Andrew: As much as I love Crazy Joe Davola, I’ll go with the sitcom pitch. As mentioned above, George is great in it, and I love the self-referential aspect of it. It’s just a lot of fun to see them doing a recreation of the genesis of Seinfeld, on the show itself. It’s pretty unique as far as I can remember, and they set a good tone for it, capturing the initial excitement without being overly self-congratulatory.

Jordan: The pitch was great. They did a terrific job of doing a wink wink to the audience as we know it’s close to reality, but didn’t go overboard with it. It also took some nice turns, with George being the one to come up with the idea, the fun pitch meeting and George having a thing for Susan. The only other real storyline here is Crazy Joe Davola, but he’s much crazier down the road.

Ethical Dilemma of the Week

Justin: Who is more at fault for Kramer puking on Susan? Those in the show seem to blame the K-Man, because obviously he did the puking but why is Jerry letting milk that is THAT sour just chill in his refrigerator? Especially since he is a known clean freak. Poor form, Jerry, and it may cost you a TV show and your buddy a chance at love.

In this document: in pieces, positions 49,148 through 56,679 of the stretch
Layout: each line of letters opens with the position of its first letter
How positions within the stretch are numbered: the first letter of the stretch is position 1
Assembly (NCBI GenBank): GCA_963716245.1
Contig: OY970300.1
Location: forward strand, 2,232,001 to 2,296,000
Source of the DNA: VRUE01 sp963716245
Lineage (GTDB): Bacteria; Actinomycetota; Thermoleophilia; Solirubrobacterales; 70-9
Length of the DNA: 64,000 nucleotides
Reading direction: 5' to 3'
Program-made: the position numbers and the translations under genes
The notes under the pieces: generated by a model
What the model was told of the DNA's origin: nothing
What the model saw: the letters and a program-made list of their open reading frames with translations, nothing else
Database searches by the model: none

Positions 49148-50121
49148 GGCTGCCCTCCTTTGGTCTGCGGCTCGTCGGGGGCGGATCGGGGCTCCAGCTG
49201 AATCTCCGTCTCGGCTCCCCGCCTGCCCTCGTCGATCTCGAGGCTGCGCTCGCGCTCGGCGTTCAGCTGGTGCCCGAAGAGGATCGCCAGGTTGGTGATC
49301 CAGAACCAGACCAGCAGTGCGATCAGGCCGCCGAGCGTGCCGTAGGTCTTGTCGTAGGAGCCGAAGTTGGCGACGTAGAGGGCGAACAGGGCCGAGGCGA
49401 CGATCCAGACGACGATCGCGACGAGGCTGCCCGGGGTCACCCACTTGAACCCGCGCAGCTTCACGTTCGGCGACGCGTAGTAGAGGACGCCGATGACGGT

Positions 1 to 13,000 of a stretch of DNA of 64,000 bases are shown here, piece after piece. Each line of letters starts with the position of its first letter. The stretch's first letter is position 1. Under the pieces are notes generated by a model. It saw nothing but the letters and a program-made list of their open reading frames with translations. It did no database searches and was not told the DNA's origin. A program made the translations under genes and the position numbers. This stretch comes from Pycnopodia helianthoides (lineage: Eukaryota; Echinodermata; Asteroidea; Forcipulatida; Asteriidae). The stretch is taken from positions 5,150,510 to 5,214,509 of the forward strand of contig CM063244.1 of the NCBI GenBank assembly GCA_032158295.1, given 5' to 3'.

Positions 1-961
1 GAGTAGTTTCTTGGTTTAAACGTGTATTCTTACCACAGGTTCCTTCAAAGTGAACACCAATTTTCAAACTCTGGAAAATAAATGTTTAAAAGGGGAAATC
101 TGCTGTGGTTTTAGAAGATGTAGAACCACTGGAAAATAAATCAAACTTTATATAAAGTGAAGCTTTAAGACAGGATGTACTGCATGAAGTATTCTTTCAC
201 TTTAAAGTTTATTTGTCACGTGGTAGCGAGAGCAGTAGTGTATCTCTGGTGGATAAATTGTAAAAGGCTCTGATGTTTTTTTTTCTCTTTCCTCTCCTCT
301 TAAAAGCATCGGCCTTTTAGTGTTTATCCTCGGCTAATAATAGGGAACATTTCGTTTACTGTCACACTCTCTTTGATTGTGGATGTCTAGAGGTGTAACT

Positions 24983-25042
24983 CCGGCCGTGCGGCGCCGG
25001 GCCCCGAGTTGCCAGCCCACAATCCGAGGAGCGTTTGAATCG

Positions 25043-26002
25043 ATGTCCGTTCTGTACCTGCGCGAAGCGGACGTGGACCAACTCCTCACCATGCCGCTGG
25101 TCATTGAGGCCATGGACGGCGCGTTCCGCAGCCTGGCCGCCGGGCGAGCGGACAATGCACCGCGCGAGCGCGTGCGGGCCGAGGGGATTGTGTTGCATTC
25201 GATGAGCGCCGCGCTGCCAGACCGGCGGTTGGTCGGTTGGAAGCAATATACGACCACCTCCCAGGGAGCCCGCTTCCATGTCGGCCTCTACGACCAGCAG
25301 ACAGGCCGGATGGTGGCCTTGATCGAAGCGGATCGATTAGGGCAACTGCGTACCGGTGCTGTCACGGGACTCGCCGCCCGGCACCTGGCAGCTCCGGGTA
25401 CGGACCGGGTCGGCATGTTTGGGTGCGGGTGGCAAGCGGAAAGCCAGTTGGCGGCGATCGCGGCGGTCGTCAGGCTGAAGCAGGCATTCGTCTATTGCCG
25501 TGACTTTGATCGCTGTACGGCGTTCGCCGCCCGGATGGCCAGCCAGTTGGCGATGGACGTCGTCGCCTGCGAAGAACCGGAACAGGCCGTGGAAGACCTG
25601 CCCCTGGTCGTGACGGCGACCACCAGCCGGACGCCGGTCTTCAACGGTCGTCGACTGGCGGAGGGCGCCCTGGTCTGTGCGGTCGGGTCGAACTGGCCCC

Aaron: If you mess up your friend’s chance at a sitcom should you A) be more apologetic and concerned about your friend’s feelings? Or B) try to hook up with one of the women in the meeting? I can’t believe Jerry wasn’t more upset with George for going into business for himself. I CAN believe that George has no clue as to why it may be wrong for him to try and date Susan. He only meets three women a year after all… Also the answer is A.

Andrew: How do you apologize for throwing up on someone? That has to be such a traumatic event that the victim wouldn’t want to be reminded of it, but human decency requires you do something, right? Paying for their dry-cleaning doesn’t seem like enough. Doing some unpleasant tasks for that person should probably be involved; being her butler for a week might do it.

Jordan: Listen, there’s a reason people talk about sports and weather when making small talk. Jerry got Kramer kicked in the head by opening his big fat mouth to Joe Davola about the party. If you’re forced to talk to someone you don’t like, keep it short and simple, and don’t give away any personal information. Good thing Kramer was wearing a helmet!